It’s possible that Denis Stroev’s work Casing: The Head of Saint John (2013), which tells of the loss of humanism in contemporary society, answers this question quite directly. The installation consists of a carefully made brass frame supposedly holding an image of Saint John, whose face has been ‘cut out’. I can agree with the curator on this one, that the face here is like “a symbol of rational and moral values”, and that the frame is like an indication of “technological and military apparatus as well as an educated bureaucratic class ready to implement the cruellest of policies”. Like a ghost, this work of art precisely reflects the political crisis as well as the feeling in Europe and beyond of impending war.
Euroland also includes a work by the curator himself, Frolov’s sculpture/installation Anti-War Monument (2017). It consists of a pile of objects resembling large bird houses, in which the house-like form has become something of a face with two holes that look like eyes and a peg for a nose. This imitation of a face even has a blue tear drawn on it. Each little house sits on a pole that has been broken off. Taken altogether, the scene is quite sad – it’s as if these objects have been thrown out and no longer are of any use to anyone, hence they’re grieving. Frolov’s work is a powerful metaphor for the war that he calls the unceasing war (in Russia) which has already been lost. The imitated faces in his sculpture reflect not only vulnerability and sorrow but also the helplessness that dominates contemporary society, which is incapable of engaging in political discussions and critiques of the rhetoric used in those discussions. The curator’s installation can also be viewed as a comment on the exhibition he has created, which supposedly plays on and stimulates viewers to think about the forms of ideology in society today, especially in the context of the crisis of democracy, but which are at the same time restrained enough to create a definite sound. Here, we must return to Soomets’ sound installation once again. It lights up and creates a humming sound in people’s heads for a certain length of time, but then it disappears again after a short while, waiting to be discovered anew by the next person. The dynamics of passivity that can be observed between the works of art in this exhibition are definitely the best and most precise comments about the theme presented by the exhibition itself.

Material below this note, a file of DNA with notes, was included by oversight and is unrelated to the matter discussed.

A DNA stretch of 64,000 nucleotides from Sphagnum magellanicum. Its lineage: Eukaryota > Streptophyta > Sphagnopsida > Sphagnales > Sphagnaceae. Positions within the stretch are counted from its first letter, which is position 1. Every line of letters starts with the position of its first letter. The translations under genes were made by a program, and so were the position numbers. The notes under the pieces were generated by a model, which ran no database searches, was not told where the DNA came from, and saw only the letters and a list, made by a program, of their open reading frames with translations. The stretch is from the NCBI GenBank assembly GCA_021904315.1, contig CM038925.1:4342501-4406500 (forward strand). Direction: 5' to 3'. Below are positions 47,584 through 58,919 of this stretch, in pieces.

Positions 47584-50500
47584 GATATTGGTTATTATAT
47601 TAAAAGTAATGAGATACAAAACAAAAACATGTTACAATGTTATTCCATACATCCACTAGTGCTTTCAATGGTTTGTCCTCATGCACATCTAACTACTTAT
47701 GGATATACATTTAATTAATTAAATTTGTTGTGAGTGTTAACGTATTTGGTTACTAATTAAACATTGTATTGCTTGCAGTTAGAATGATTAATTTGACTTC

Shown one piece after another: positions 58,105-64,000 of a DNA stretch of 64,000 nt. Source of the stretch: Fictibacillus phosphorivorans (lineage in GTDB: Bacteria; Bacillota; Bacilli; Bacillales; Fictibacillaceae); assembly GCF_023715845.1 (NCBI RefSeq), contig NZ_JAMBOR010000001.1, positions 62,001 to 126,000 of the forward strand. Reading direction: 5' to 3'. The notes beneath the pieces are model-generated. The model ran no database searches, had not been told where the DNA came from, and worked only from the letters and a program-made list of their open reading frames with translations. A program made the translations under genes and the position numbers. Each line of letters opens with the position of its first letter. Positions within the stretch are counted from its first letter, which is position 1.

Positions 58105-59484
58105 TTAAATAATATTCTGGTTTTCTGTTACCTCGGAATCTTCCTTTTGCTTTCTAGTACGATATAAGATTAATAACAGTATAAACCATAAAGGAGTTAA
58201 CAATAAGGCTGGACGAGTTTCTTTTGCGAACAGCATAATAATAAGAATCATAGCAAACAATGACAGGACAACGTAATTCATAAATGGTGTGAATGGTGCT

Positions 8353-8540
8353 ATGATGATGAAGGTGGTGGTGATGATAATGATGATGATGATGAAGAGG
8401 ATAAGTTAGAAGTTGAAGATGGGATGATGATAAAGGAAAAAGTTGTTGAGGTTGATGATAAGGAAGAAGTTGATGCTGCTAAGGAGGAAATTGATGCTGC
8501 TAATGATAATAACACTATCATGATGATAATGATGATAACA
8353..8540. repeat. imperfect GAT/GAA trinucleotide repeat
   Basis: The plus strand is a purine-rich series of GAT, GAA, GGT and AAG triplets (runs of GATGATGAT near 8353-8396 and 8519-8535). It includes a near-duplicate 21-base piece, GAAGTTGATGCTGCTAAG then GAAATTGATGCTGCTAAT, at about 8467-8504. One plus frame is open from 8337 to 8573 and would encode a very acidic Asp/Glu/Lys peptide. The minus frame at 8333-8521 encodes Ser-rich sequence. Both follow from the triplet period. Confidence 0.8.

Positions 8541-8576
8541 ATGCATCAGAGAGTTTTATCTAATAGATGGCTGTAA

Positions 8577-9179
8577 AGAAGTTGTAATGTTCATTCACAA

Euroland, Temnikova & Kasela Gallery, Tallinn, Estonia, March 18 – May 6, 2017
Curator: Oleg Frolov
Artists: Ekaterina Borsuk (RU), Leopold Kessler (DE), Klara Lidén (SE), Juhan Soomets (EE), Tõnis Vint (EE), Denis Stroev (RU), Oleg Frolov (RU).
Photography: Temnikova & Kasela Gallery